• Jake McGee seems to be back as the Giants top closing option, bumping Tyler Rogers into a setup/alternate closer role. McGee has only allowed one earned run over his past 11.2 innings, and while the whiff rate is down significantly from last season (34.2% to 23.4%), he’s still been able to strike out over a batter per inning. As long as he continues to limit walks and miss barrels, McGee should be a steady closer option.
  • In Minnesota, Tyler’s brother Taylor Rogers remains in a committee with Hansel Robles, however, it looks like Rogers is the favorite for saves, at least on days where both of them are available to pitch. This is probably the best option, as Rogers is and has been the team’s most valuable reliever and provides the highest floor as well as ceiling.


  • Kendall Graveman finally returned from the COVID-19 IL last week, but he doesn’t look like the same dominant reliever we saw earlier in the season. Graveman’s velocity has been down since returning from the IL, which may explain some of the issues he’s been having. He only has a total of three whiffs over the past four games, none of which were produced by his slider.
  • Everyone in tier five is expected to be moved by the trade deadline with the exception of Paul Fry who may be out as the Orioles closer anyway following Saturday’s disaster. Ian Kennedy returned to the Rangers last week and has looked fine in his first three games back, despite not picking up any saves. Greg Holland was the last Royals reliever to record a save so he is on the list this week, but it’s really a situation to best avoid.


Rank Pitcher Change
1Josh HaderT1-
2Liam Hendriks-
3Aroldis Chapman-
4Edwin Díaz
5Ryan Pressly-
6Craig Kimbrel-
7Matt Barnes-
8Kenley Jansen-
9Raisel Iglesias
10Will Smith-
11Héctor Neris-
12Alex Reyes-
13Lucas Sims+2
14Mark Melancon-1
15Brad Hand+6
16Jordan Romano
17James Karinchak-
18Diego Castillo-2
19Jake McGee+UR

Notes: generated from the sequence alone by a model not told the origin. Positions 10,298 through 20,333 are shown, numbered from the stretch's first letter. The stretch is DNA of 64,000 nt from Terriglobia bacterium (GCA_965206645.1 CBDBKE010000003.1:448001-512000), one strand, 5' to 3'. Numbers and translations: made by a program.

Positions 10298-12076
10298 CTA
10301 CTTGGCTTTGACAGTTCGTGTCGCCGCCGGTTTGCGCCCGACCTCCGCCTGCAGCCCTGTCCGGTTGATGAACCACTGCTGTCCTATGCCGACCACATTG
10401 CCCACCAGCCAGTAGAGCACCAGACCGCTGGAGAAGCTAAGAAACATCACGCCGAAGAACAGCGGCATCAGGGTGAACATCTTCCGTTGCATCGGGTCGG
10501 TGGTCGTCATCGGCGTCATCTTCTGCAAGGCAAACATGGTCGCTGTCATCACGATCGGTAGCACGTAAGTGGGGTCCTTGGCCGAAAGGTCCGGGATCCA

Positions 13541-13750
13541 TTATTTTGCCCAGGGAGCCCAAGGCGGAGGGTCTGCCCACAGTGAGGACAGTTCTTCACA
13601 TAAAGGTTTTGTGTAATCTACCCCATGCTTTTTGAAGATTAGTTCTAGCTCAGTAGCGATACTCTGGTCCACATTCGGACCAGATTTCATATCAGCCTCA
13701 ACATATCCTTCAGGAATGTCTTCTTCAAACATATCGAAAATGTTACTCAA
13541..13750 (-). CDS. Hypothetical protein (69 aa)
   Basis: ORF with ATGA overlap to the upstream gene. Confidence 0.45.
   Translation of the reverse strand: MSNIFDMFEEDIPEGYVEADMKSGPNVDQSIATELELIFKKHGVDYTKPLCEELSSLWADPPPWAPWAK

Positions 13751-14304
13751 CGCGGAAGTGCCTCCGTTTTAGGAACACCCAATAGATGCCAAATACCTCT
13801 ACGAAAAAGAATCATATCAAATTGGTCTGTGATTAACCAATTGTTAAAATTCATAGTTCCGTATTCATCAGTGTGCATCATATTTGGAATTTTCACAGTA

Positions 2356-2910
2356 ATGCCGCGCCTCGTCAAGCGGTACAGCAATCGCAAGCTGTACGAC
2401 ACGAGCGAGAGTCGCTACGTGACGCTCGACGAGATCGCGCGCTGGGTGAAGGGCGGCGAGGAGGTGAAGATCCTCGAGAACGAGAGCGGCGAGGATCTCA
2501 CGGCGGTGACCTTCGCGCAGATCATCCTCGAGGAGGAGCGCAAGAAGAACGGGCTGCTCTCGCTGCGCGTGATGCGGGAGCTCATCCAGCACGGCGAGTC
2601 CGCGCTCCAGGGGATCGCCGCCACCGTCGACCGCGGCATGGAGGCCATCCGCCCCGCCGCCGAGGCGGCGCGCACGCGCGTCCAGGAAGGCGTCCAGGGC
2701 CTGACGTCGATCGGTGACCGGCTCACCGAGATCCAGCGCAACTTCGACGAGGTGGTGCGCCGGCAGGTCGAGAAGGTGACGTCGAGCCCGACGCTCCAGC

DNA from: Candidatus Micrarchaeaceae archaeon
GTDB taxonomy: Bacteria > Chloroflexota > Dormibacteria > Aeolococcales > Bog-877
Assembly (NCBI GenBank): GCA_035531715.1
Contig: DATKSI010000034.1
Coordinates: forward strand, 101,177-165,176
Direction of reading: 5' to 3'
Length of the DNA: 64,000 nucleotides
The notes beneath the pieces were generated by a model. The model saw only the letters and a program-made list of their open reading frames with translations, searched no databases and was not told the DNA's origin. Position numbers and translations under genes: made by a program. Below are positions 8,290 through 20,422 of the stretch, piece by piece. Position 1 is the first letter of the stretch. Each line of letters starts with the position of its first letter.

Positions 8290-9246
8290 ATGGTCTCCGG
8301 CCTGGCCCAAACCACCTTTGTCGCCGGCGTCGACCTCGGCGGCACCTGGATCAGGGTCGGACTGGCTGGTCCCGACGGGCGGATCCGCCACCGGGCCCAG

20Taylor Rogers+UR
21Kendall Graveman-3
22Lou Trivino+1
23Daniel Bard
24Ian Kennedy+UR
25Yimi García-5
26Richard Rodríguez-4
27Michael Fulmer+1
28Paul Fry-3
30Stefan Crichton


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Photo by All-Pro Reels (https://www.flickr.com/photos/joeglo/) | Adapted by Justin Paradis (@JustParaDesigns on Twitter)

Rick Graham

Rick resides in the Boston area and has experience as a player and coach at the collegiate level. He has been covering relievers for Pitcher List since 2017.

6 responses to “Closing Time 6/22: Ranking the Top 30 Closers Every Tuesday”

  1. Simsbad says:

    you think Detroit is wanting to move Fulmer? also I think Romano is used whenever they want him and not specifically in the 9th. but either way I think Blue Jays trade for a closer Merryweather retakes the role.

    • Rick Graham says:

      He has one year of arbitration left but Detroit may try to sell next month when his value is high given his injury history. I’d agree with you on Toronto but I don’t think they are definitely going to be buyers.

  2. theKraken says:

    I never understand why Kenley isn’t tier 1. Only Hader and Aroldis even compete with him over a long enough timeline. Kenley is the only value at the position – the rest is either an overpay or speculation.

  3. PitcherList Superfan says:

    Hi Rick, with the news that Jose Alvarado is now the closer for the Phillies, where would he slide into these rankings? Thanks!

    • Rick Graham says:

      Around the mid-20’s I think

      • Hitter List SuperFan says:

        Thank you for such a quick reply kind sir, you da real mvp. My worst closer by ranking is Bard (Diaz, Smith, Graveman, Bard), so now I’m not sweating and stressing over if I should drop Bard for Alvarado.